Cargo Shipping Remains on Hold in Baltimore Following Bridge Collapse

Commercial traffic, both on land and sea, will be impacted for some time

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The city of Baltimore is still reeling from the tragic collapse of the Francis Scott Key Bridge early Tuesday morning. Serving over 35,000 people daily, the bridge is an integral part of the city's infrastructure, and its absence will be felt for years to come.

The bridge also serves as the sole entryway into the Port of Baltimore, the nation's 17th largest by total tons in 2021, and the leading American port for importing and exporting automobiles, light trucks, and construction vehicles.

President Biden stated yesterday his intention for the federal government to cover the entire reconstruction cost. However, cleanup will take months, and constructing a new bridge could span years.

As of Wednesday morning, there was no timetable as to when cargo ships may be able to again access the Port of Baltimore. There are at least 10 ships currently anchored offshore in a holding pattern.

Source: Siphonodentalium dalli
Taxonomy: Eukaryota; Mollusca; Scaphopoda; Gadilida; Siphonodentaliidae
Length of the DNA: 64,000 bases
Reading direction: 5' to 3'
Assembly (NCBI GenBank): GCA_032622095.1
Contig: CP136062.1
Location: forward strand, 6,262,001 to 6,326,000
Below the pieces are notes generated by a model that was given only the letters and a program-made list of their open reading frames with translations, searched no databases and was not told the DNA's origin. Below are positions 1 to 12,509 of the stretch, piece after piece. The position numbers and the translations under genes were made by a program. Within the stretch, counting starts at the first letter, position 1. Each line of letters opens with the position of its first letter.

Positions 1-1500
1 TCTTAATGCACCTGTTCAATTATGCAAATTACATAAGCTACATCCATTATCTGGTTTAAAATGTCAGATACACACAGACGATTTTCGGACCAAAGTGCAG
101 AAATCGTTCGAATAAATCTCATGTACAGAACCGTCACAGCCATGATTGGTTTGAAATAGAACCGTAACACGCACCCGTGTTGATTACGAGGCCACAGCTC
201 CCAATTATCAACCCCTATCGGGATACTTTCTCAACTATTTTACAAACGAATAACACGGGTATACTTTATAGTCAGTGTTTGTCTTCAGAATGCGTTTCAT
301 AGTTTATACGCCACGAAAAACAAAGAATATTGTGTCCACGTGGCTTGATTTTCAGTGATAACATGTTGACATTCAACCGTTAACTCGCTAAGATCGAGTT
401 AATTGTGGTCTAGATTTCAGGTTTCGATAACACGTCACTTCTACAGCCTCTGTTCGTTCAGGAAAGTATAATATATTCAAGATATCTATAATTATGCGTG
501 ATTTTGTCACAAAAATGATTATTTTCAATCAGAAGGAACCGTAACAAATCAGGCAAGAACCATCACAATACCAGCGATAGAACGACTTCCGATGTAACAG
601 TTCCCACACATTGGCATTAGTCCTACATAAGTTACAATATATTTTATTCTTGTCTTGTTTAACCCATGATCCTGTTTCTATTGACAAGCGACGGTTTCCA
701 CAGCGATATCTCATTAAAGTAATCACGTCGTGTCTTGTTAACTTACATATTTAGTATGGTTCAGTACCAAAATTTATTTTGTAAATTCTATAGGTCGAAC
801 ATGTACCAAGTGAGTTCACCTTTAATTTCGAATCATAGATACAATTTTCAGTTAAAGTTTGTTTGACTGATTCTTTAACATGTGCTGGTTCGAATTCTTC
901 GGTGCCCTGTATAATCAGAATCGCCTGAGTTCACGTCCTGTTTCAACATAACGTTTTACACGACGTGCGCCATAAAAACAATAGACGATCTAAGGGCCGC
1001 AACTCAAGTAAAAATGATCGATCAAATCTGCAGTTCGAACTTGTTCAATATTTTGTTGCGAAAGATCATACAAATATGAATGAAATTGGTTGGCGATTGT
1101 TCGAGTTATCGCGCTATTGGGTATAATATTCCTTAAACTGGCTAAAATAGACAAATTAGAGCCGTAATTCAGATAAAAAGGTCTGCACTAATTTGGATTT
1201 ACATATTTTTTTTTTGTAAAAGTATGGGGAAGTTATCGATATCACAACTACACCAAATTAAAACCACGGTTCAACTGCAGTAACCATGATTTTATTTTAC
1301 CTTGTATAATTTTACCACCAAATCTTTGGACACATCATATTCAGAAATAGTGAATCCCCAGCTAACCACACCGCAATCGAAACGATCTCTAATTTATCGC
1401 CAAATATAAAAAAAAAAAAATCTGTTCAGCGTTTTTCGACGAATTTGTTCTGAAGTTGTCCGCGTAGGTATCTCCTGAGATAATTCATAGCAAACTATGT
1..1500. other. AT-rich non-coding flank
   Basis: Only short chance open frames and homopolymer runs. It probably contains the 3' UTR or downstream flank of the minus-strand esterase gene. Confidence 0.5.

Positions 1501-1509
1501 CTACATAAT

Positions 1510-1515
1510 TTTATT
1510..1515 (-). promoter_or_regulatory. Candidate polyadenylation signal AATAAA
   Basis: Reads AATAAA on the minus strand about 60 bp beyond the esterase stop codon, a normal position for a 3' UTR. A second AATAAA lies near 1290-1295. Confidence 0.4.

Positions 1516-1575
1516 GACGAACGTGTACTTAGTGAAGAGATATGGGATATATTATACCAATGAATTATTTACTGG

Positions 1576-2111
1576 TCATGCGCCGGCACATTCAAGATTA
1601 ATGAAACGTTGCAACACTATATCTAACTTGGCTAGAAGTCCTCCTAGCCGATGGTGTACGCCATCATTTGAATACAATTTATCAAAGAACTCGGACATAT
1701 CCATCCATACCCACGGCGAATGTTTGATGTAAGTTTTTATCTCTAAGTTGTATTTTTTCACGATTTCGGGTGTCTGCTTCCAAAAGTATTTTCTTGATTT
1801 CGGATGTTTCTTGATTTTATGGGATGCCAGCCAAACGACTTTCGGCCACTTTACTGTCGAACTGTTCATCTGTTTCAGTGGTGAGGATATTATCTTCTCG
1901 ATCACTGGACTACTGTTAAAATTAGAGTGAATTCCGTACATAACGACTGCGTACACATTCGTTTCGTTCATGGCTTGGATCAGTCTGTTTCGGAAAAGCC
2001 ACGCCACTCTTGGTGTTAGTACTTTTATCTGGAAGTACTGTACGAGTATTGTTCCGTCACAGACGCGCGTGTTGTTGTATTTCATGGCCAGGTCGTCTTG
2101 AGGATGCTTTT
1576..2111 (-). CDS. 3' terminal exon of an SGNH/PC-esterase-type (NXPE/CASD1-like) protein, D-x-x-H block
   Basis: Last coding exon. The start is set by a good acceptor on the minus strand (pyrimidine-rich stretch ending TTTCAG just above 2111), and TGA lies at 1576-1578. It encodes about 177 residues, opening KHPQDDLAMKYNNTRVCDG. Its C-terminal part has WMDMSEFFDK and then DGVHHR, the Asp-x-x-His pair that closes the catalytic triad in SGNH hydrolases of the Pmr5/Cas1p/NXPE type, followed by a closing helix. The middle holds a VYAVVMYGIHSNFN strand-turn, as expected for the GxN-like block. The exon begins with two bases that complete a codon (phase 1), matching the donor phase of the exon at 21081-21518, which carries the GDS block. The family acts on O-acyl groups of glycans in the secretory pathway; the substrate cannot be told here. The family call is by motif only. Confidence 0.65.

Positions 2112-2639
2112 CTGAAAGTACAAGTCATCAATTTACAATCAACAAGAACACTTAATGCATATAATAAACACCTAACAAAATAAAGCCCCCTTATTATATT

Supply Chain 247 Editor Andy Gray has a roundup of the latest news here: How Baltimore's Bridge Collapse Will Affect Supply Chains

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Commercial shipping traffic into and out of the Port of Baltimore remains on hold following the collapse of a bridge in the region on Tuesday.
Wikimedia Commons
Commercial shipping traffic into and out of the Port of Baltimore remains on hold following the collapse of a bridge in the region on Tuesday.
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About the Author

Brian Straight, SCMR Editor in Chief
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Brian Straight is the Editor in Chief of Supply Chain Management Review. He has covered trucking, logistics and the broader supply chain for more than 15 years. He lives in Connecticut with his wife and two children. He can be reached at [email protected], @TruckingTalk, on LinkedIn, or by phone at 774-440-3870.

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